The Macalope: The iWatch failure tour


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Has there ever been a bigger failure than the iWatch in the history of, well, anything?

Contributing to Forbes, if not the state of our discourse, Haydn Shaughnessy writes “iWatch, The Distraction That Will Drive Apple’s Stock Down” (no link for Forbes, but tip o’ the antlers to the Jony Ive parody Twitter account and Oscar Parker).

The rise of the iWatch has been sudden and dramatic enough to be convincing, almost.

What rise are you talking about? How can a device that doesn’t even exist yet “rise”?

Regardless, Shaughnessy, like our entire genius pundit class, knows exactly what the iWatch will be and how it will be received.

If [the watch] does [happen], it will be seen as a low-value, insignficant project for the world’s greatest tech company, one in fact that a start-up (like Pebble) could have thrown up onto a crowdfunding site.

Hey, laugh at Shaughnessy if you will (and you will), but it’s not like pundits were wrong in any way about what the iPhone would be like before it shipped.

Wait …

An iWatch will fall flat the minute Tim Cook holds up his wrist to show it to the collected tech-scribes in San Francisco.

The Macalope doesn’t even know what to say about the mindset of someone who’d type that, let alone publish it. There’s a special kind of hubris in deciding you know exactly what something you’ve never seen looks like.

The iWatch will attract derision if Cook poses it as anything other than a hobby and right now he needs to be fixing big stuff not playing in the sandbox.

Because Apple’s so fundamentally broken that the last thing it needs to be doing now is working on new products.

Hello, Forbes? Is there an adult there the Macalope can speak with?


So how did the iWatch rumor emerge? Because an ex-staffer took a guess, after reading the runes around Apple’s patent applications and general activity. And the Apple-watching community is so starved of real news that it bought into iWatch instantaneously.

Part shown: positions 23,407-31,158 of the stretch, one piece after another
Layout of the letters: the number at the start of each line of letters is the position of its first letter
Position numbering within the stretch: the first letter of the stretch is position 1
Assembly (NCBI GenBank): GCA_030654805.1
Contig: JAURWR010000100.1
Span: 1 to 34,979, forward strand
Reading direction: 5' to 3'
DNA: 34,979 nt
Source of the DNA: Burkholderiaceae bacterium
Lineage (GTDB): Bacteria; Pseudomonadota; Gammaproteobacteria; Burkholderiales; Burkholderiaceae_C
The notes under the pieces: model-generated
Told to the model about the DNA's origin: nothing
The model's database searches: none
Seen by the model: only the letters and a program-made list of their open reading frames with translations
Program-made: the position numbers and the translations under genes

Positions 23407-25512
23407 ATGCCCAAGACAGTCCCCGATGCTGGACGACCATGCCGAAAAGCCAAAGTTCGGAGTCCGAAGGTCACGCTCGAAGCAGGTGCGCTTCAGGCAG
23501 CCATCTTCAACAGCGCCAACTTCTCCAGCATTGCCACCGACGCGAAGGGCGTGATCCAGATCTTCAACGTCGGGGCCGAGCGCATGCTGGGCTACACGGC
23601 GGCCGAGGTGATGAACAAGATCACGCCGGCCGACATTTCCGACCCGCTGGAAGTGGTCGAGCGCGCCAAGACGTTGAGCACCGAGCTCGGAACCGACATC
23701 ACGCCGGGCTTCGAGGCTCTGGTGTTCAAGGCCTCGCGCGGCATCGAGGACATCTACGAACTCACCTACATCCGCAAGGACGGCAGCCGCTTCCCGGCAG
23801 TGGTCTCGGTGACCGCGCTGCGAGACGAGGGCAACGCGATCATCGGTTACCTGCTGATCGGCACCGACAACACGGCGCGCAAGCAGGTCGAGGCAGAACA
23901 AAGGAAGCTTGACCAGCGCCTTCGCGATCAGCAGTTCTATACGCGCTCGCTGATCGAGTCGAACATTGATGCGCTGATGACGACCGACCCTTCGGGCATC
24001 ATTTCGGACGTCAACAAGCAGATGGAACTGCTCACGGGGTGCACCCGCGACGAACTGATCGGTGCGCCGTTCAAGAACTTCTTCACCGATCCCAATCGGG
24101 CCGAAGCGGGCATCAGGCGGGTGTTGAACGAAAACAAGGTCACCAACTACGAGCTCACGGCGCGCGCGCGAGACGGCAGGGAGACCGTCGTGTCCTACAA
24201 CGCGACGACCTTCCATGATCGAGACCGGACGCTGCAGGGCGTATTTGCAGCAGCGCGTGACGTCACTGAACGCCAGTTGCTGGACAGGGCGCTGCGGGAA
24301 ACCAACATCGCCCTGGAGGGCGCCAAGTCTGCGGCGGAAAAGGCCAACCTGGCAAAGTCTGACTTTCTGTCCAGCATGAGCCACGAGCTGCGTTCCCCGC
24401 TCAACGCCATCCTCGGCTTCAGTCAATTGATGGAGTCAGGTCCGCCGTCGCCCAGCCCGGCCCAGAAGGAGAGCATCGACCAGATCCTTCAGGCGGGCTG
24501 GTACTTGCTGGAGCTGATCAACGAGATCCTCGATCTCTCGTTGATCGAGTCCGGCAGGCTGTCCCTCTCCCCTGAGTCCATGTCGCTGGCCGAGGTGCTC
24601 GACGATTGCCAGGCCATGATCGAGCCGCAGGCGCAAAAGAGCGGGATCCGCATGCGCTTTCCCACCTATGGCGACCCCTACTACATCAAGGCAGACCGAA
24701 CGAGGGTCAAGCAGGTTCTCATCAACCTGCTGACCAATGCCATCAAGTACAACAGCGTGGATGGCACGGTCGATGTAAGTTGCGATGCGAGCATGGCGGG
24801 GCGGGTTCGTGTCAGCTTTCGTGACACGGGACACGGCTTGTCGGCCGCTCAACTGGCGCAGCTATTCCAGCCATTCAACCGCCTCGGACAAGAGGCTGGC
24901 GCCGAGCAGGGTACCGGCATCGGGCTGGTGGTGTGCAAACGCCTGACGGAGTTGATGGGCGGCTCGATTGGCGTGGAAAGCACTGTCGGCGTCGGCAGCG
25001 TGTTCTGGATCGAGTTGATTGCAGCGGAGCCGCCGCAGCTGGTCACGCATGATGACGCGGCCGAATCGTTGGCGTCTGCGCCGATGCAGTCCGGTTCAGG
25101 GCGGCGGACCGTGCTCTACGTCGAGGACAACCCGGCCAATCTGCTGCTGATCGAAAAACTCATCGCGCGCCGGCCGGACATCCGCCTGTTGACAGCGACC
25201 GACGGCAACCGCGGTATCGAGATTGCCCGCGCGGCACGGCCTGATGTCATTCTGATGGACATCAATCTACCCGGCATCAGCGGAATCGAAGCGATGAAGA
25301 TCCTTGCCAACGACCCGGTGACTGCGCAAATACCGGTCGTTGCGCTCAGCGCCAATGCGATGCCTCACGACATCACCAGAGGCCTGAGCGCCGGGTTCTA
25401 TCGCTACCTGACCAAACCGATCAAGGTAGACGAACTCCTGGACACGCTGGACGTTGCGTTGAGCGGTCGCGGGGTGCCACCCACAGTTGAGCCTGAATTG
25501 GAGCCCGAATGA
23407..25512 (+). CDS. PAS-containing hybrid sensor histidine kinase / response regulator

Well, all those record-breaking quarters get tiresome after a while.

Shaughnessy goes on to question the recent estimates by a CitiGroup analyst that, based on the current size of the watch industry, an iWatch could be a $6 billion business for Apple—which, granted, should only be read accompanied by the sound of bong bubbles. The two things are completely incomparable, if only because no one knows what an iWatch will look like or do. Has the Macalope mentioned that recently?

This is not an Apple product that will satisfy critics.

Apparently he hasn’t mentioned it enough to get through to Shaughnessy.

Also, this assumes facts not in evidence. Is there a product that will satisfy Apple’s critics? Doubtful.

To date nobody has explained how this wearable technology will fit into this category of innovation. On the other hand, iTunes in the cloud, fixing Siri, competing in maps, finding another complex product-service problem that will unlock long term revenues. As Google Glass might be.

Catch that sleight of hand? “The iWatch will fail because no one has explained how wearable technology is innovative. But Google Glass is awesome.”

Or the acquisition of major content suppliers like Disney, rather than giving money back to shareholders.

Acquiring a content company is innovative? Where’s that bong bubbles WAV file?

So many people seem to know exactly what the iWatch is, yet at this point it’s as unreal as this analysis.

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